Fantasy, does NOT have to listen to science. It gets to make up it’s own rules. Daenerys Targaryen, can not burn because she is blood of the dragon. Want proof she can’t… well I’m not going to put the naked photos up of Emilia Clark, but the show proves it (over and over again). And the only justification they need to show it is that they tell us it’s true (also, cuz GOT really likes the naked!).

So fantasy is easier to write than sci fi, right? Well, yes and no. Fantasy takes less knowledge, but much more memory and discipline. You see, when you have science to fall back on you rarely break your own rules. But when you’ve created a rule for your character in fantasy, the easiest way to lose your audience is to break that rule.

Your vampires burst into dust when they are hit by the sun? But they walk out to meet the mailman at noon to grab a package without covering themselves. You have just lost your audience.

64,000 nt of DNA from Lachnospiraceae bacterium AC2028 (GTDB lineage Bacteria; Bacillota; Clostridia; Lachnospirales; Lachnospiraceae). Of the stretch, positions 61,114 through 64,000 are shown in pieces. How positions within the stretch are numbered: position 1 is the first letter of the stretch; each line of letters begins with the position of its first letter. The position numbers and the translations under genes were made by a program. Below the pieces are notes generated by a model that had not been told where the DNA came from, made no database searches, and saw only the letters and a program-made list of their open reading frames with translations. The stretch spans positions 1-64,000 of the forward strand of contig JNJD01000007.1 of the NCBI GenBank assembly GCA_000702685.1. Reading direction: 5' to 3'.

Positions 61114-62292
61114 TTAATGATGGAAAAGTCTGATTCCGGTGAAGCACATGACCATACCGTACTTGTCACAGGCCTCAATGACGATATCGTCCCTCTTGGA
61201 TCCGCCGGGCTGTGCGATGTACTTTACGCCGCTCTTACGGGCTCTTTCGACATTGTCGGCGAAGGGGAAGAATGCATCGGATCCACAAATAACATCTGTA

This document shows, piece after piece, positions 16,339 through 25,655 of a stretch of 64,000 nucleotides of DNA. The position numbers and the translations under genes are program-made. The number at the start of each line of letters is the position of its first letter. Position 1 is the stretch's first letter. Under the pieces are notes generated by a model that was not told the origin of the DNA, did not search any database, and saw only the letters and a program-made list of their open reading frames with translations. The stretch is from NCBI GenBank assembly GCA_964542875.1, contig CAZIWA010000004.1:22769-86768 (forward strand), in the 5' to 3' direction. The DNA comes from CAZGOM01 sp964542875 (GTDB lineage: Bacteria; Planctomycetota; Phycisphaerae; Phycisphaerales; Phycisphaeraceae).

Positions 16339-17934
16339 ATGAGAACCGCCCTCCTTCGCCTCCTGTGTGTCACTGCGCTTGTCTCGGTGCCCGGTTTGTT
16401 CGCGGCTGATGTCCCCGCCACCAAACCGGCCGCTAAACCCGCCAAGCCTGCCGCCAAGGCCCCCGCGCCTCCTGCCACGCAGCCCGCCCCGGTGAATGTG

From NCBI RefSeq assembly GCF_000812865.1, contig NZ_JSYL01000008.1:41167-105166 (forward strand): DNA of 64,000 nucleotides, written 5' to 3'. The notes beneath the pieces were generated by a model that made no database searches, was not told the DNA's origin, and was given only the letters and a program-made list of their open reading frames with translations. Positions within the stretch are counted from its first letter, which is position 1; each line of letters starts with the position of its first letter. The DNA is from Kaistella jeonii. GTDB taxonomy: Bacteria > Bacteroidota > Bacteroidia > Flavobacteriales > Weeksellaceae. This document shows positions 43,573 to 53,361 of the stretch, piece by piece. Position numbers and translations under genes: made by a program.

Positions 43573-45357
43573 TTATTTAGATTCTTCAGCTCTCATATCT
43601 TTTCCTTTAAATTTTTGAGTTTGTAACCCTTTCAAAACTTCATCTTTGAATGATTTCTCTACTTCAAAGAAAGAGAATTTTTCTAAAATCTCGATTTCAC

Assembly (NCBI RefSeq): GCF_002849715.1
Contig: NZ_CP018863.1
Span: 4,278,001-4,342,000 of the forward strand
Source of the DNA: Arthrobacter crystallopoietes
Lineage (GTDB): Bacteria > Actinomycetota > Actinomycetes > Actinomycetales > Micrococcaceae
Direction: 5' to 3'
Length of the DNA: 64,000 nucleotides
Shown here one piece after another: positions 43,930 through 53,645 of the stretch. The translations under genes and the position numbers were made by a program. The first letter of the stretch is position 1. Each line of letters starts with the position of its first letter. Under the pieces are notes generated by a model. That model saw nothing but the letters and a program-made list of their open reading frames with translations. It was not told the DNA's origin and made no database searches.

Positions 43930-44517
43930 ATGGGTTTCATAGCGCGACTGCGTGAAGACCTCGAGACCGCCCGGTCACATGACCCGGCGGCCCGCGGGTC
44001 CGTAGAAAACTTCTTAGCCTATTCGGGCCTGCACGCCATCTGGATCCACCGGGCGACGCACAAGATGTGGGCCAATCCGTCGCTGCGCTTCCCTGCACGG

Okayso, that seemed like a fun thing to talk about, back to Sandman. Sandman creates a world where seven ENDLESS siblings embody the essence of things like Dreams, Destiny, Delirium (oh why can’t it be Delight) etc. We’re obviously reading a fantasy. Let’s check out a rule being created:

“You won’t get out unless the circle is broken…”

Some 70 years (and 14 pages) later, after that geezer has died, what happens?

The seal is broken. Rule created. Rule followed. Audience rewarded. That is fantasy done right. Gaiman fills this entire series with tidbits like this, many coming dozens of issues and (since they came out monthly) years later. The more removed a rule can be to it’s eventual necessity, the more fulfilling it is to the reader. The closer the rule is the it’s necessity, the closer you’re audience gets to feeling like you cheated.

I have one more post on issue 1 (probably could have finished, but I went on a sci fi/fantasy rant. I hope that’s ok). Click here to read the next post:

Search Sandman – Issue 1, Part 3

Kevin

All Sandman images Copyright DC Comics, used within the Fair Use Copyright doctrine.

Wolverine/Hulk cover Copyright Marvel Comics, used within the Fair Use Copyright doctrine.